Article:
In December 2007, a crowd of 500 people outside Victoria’s Parliament building gave a lengthy applause as of one of Australia’s most unusual statues was unveiled. The bronze figures of a husband and wife stand arm in arm – he with a welcoming smile, an open stance and a hand extended – she, erect beside her man, looking at him with an expression of love and pride.
Sculptor Louis Lamen had gifted Australia with a warm and lasting image of one of the most unique teams in its history. A journalist dubbed them ‘a compelling double act’ and he was right – they were! The memorial describes them as,
‘River People who turned the tide of history and injustice to progress the rights of Aboriginal and Torres Strait Islander peoples.
This is the first memorial statue in Melbourne dedicated to two Aboriginal community leaders, Pastor Sir Doug and Lady Gladys Nicholls. They vigorously fought for the rights of Aboriginal and Torres Strait Islander peoples across this country and are an eternal symbol of our ongoing history and commitment to human rights in Australia.’
Doug and Gladys had every reason to be bitter about the treatment of their people they had witnessed since childhood in the early part of the 20th century. As a boy living at Cummerugunga Mission on the Murray River, he had witnessed his sister torn away from his parents and sent away to a distant girls’ hostel. As a young man he experienced bitter racism in work places, as runner and boxer in back country Victoria, and later on the football field. In 1935 he represented the VFL as a state player – an extraordinary achievement. When he went on to play 53 games with Fitzroy from 1932-37 he was the only Aboriginal playing at the top level. In 2016 the AFL recognised his pioneering role by naming the Indigenous Round in his honour.
Gladys, and her first husband Howard (Doug’s brother), had been part of the walk-off from Cummeragunga in protest against the harsh conditions and poor treatment experienced by residents of the Mission. Following Howard’s tragic death, she married Doug and they moved to Fitzroy in Melbourne where Doug was serving as pastor of the first Aboriginal Church of Christ. There they expressed their commitment to following the teachings of Jesus and their home became a refuge for young indigenous people, lost and desperate in a city that shunned them.
That was the beginning of a brave and productive 37-year -partnership where both of them were active on the political front. In the early 1930’s Doug had been trained in activism by indigenous leader William Cooper. He attended the Day of Mourning protest for Aborigines held in Sydney on 26 January 1938, declaring, ‘after 150 years our people are still influenced and bossed by white people. I know we can proudly hold our own with others if given the chance’.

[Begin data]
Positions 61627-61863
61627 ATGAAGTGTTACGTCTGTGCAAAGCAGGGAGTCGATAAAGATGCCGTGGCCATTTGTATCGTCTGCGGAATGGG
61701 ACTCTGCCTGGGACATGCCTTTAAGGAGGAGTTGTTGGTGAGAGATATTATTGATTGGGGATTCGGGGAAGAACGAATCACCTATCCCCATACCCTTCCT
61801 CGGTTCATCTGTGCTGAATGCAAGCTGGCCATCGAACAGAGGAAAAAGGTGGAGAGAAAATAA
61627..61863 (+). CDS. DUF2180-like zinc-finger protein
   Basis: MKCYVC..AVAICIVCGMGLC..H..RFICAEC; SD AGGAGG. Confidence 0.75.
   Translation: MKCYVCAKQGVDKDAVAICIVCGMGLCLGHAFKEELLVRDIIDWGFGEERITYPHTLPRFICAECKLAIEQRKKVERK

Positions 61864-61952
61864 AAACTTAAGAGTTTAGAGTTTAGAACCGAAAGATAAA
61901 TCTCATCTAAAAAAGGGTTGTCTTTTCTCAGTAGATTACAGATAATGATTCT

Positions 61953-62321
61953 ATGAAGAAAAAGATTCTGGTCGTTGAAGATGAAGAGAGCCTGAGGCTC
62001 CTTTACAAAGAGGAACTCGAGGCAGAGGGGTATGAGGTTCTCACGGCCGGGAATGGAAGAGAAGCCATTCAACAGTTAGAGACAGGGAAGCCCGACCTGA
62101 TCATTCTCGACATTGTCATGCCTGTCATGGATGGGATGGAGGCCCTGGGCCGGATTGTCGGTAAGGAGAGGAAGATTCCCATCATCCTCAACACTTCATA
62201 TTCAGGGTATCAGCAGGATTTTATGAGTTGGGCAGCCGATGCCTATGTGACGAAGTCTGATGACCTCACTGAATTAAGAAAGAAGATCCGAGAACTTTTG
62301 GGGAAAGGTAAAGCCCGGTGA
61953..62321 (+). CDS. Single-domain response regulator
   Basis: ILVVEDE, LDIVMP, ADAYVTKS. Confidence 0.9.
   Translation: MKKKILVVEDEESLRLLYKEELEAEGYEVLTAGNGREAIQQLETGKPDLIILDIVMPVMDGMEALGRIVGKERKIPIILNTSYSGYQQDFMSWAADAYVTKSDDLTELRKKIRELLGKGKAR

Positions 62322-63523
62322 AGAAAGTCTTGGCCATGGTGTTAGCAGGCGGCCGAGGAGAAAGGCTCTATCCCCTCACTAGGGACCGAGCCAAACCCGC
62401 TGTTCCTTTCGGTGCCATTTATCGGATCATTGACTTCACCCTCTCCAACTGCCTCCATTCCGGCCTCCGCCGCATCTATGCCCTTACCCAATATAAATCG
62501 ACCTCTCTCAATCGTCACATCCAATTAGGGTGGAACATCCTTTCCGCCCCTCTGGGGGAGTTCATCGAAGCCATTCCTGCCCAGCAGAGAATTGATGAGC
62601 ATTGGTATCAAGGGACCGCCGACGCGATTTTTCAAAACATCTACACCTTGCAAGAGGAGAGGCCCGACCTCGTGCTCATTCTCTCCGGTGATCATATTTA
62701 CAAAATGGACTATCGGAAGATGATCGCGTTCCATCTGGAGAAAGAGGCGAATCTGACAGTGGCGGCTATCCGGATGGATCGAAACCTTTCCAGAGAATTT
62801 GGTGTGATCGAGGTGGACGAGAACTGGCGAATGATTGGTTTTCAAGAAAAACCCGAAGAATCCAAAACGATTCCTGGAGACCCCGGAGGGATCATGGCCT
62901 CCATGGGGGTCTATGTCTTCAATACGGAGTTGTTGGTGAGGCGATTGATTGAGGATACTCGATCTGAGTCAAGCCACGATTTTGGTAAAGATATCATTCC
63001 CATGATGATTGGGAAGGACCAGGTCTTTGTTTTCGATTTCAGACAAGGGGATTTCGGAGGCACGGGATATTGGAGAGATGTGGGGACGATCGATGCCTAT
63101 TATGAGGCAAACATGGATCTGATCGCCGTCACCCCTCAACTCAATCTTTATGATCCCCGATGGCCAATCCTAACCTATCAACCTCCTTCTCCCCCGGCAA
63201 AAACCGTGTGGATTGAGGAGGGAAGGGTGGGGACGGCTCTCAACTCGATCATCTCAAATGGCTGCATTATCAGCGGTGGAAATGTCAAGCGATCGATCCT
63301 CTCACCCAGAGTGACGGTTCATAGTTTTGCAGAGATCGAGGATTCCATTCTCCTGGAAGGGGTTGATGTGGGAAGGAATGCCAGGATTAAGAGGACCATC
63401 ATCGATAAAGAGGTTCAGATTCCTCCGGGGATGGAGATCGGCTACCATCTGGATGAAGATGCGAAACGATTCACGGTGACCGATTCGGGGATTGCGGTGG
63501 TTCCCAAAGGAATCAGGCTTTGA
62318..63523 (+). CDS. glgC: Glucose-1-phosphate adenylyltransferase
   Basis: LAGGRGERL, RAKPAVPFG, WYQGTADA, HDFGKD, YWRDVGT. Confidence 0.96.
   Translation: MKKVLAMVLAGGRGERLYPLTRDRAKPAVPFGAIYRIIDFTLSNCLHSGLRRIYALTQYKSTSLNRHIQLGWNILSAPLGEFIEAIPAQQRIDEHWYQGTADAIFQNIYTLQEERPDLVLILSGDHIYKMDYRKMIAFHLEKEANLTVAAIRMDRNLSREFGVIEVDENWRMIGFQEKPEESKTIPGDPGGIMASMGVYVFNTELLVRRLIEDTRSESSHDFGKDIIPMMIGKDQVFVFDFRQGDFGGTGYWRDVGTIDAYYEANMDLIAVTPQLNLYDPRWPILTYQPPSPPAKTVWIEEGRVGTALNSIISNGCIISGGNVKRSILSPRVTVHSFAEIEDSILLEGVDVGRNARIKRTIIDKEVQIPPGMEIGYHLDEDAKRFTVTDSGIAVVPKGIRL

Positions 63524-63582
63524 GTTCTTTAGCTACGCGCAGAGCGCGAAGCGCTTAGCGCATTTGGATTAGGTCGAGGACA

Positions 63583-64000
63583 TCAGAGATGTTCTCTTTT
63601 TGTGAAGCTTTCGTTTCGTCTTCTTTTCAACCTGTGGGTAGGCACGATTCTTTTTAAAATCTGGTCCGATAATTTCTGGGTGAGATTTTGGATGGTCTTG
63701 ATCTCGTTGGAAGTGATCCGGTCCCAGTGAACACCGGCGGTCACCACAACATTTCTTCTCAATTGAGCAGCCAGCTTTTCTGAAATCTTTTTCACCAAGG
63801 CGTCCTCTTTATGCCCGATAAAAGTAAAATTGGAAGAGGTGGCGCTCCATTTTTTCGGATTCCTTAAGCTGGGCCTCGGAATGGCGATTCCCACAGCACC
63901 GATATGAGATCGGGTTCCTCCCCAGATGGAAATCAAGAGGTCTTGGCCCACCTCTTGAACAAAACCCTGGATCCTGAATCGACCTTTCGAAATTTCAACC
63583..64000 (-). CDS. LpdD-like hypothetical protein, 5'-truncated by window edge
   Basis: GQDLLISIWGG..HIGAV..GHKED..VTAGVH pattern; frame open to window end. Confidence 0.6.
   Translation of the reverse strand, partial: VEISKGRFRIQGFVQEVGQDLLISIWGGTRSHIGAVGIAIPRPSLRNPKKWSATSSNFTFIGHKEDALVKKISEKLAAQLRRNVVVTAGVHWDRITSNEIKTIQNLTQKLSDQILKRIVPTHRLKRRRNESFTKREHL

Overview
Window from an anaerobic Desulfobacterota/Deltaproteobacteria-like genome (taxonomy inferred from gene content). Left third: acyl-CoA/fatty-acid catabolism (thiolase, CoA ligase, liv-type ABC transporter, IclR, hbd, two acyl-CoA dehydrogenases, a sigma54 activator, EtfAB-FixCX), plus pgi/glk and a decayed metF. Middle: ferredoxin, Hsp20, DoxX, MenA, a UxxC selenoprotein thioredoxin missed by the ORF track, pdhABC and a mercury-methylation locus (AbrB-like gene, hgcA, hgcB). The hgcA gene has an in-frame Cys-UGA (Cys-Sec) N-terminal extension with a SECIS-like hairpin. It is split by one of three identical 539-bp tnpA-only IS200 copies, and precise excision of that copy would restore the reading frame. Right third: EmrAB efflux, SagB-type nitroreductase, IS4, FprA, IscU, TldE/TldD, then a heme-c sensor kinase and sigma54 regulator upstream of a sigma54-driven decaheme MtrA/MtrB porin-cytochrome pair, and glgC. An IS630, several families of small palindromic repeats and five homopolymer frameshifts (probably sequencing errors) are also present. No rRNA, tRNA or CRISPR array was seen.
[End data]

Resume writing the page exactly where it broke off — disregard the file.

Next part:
Maintaining the stance of a political moderate, he did not bear grudges and sought to build bridges between black and white. He remained in the forefront of the extended push for citizenship rights until it climaxed in the resounding ‘Yes’ vote of the 1967 Referendum.
Gladys used her skills as a seamstress and business woman to generate funds through opening opportunity shops and grocery stores supporting Aboriginal people in Victoria. She taught Sunday school, undertook endless fund-raising and welfare work beside her husband, and became his greatest supporter and financial manager. Her compassion drove her to open hostels and organise holidays for country children. She was a strong and respected spokeswoman on behalf of indigenous women.
As the effectiveness of their combined ministry grew, affection and recognition expanded with it. Doug was eventually presented an OBE and an MBE and was then knighted by the Queen. Gladys was made a Commander of the Order of St John for her extended efforts to help the underprivileged. The honours climaxed in South Australia when Doug was made Australia’s first Aboriginal State Governor.
At the unveiling of their memorial in 2007, Pastor Neville Lilley read a favourite passage that Sir Doug had written on the cover of a small Bible – a signature item he carried wherever he went. It spoke of the sense of having a "high calling.” On the same day, Aborigines Advancement League president Alf Bamblett, declared the Nicholls' legend stemmed from their willingness to acknowledge a calling when it came knocking. “You can answer the call or you can walk away. In Doug and Gladys, we have two people who answered the call in a mighty, mighty way."
In spite of all the honours given them, the Nicholls remained very clear on the nature of that call. It was one they had heard in childhood at the Murray River mission school from their teacher Thomas Shadrach James. It helped them rise above the call to retaliation because of the prolonged racism they experienced. It was stronger than the seductive call of political success and public acclaim.
Doug always insisted that his proper title was ‘Pastor Sir Douglas Nicholls.’ It was his way of saying he was first of all a servant, a shepherd. With Gladys he had heard a voice that called them to leave offense and pride behind, and to humbly serve the very least in society.
In the Cummeragunga graveyard, this unique Australian couple had the words of their shared ambition carved into the granite of their headstone. It declares,
LADY GLADYS MURIEL NICHOLLS C ST J 1907-1988
PASTOR SIR DOUGLAS NICHOLLS K.C.V.O. OBE. 1907-1988
‘WE PRESSED TOWARDS THE MARK FOR THE PRIZE OF THE HIGH CALLING OF GOD IN CHRIST JESUS’
It’s noticeable that their lifespans were made identical, even though Gladys predeceased Doug by several years. Was this a way of signalling a partnership that even raised them above death? Now that would make it a compelling double act indeed!
Join The Outback Historian, Paul Roe, on an unforgettable journey into Australia's Past as he follows the footprints of the Master Storyteller and uncovers unknown treasures of the nation.